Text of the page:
- Tesla referral code - https://ts.la/richard11209
    I personally don't see the need for a 4 bit cpu. I see them as costing approximately the same as 8 bit cpus because they are a 'specialty' device. My past designs were with the TI MSP430 or the microchip. you may want to check out
    stmicroelectronics - STM32g031 @ $1.80 USD in 100's is pretty cheap. Suppose you find a 4 bit @ <$1.00 USD, I suspect the additional cost of tools and time to program will easily offset the cost.
    I don't know all your requirements so pls take these suggestions as just that. You may have already checked them out.
    J

    I don't see much power-saving advantage to a 4 bit CPU, either, modern 8 bit microcontrollers can be put into sub-uA sleep waiting on a pin
    change interrupt.
    Can they be put to sleep waiting for any key on the keypad to be pressed? I've just never seen a device that had that flexibility.

    Yes, that's the point of pin change interrupt. As long as you have the trigger pins (if not all) on the rows or columns of a matrix, it will wake up on any key. This is a very common feature on almost all micros: msp430, avr, pic, etc.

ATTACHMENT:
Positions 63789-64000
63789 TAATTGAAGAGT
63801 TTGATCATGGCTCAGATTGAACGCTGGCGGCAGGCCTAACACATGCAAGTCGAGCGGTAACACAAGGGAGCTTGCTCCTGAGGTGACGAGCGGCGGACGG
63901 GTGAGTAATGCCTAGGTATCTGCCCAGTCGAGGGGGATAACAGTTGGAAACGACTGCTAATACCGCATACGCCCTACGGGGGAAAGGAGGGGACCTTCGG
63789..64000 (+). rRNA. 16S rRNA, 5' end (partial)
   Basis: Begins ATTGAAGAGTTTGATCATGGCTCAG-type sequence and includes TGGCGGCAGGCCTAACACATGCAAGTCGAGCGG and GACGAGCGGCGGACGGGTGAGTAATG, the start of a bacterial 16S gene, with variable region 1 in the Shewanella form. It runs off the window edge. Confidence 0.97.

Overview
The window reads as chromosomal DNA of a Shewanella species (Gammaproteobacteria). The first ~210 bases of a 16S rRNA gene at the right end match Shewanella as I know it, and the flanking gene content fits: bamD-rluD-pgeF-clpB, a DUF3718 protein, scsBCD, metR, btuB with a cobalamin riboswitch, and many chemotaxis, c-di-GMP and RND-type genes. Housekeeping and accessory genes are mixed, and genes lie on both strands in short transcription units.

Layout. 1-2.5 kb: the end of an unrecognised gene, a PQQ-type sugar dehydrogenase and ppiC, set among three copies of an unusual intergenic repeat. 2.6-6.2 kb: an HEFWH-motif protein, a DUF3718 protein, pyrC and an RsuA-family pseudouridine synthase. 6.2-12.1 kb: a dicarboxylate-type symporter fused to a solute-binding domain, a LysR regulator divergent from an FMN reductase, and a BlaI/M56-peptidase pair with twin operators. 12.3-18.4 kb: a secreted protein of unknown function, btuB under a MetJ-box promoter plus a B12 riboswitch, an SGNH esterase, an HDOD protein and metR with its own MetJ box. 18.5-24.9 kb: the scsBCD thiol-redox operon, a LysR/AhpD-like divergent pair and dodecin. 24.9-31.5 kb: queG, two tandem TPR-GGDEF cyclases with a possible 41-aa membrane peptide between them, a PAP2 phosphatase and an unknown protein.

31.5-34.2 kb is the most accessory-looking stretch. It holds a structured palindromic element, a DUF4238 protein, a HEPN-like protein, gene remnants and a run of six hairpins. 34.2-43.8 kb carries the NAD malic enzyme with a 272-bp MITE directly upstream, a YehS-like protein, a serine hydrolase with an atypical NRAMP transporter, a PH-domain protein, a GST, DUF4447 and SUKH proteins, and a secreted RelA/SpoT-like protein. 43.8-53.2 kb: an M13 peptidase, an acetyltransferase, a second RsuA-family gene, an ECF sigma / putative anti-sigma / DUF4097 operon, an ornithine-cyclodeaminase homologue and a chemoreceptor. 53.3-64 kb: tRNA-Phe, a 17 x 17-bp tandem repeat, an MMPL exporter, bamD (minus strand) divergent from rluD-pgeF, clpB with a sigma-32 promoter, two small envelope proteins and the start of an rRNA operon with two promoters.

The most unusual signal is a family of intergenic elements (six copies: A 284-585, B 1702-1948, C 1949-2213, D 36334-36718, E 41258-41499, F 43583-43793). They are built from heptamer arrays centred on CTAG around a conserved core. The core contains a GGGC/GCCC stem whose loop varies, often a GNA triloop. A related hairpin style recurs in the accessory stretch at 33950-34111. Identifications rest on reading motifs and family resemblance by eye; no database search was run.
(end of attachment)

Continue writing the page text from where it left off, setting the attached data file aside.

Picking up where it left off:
I was actually hoping to hear from some people who design products that sell millions and only have a need for a very limited processor, like a 4 bit device. There was one guy in particular who used to post here and designed toys. He talked about
    design reviews removing a resistor they felt was not important enough to retain because of the cost.

    As you said before, the price difference between 4 bits and 8 bits will be overwhelmed by setup, programming, testing and packaging costs. Unless you are ready to commit to 1M OTP parts now, you have to worry about them still available when you are
    ready for volume. When customer says they will buy hundreds of thousand, we usually go with 10k batch to start.

    --- SoupGate-Win32 v1.05
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  • From John S@21:1/5 to Ed Lee on Mon Jun 13 15:31:08 2022
    On 6/12/2022 9:26 AM, Ed Lee wrote:
    On Sunday, June 12, 2022 at 6:35:24 AM UTC-7, Ricky wrote:
    On Sunday, June 12, 2022 at 12:45:53 AM UTC-4, Dave Platt wrote:
    In article <e71be537-a2eb-4eed...@googlegroups.com>,
    Ricky <gnuarm.del...@gmail.com> wrote:

    The MCU has to run all the time to "see" that you pressed a button. It >>>> doesn't have to run 100% of the time to do that, but it's a far cry from >>>> only when you press the button. It's not like the MCU is just turned
    off and you press a button to turn on the remote, then press the button >>>> you want to send.
    I suppose they could diode OR the buttons to the MCU power connection, >>>> so the MCU is off until a button is pressed. Do they do that? I guess
    they want to save the cost of the diodes, so instead they use a 4-bit
    MCU that draws very, very little current when running.
    Some deep-low-power MCUs these days have specialized logic for this
    purpose. There's a static (non-clocked) pin-state-change detection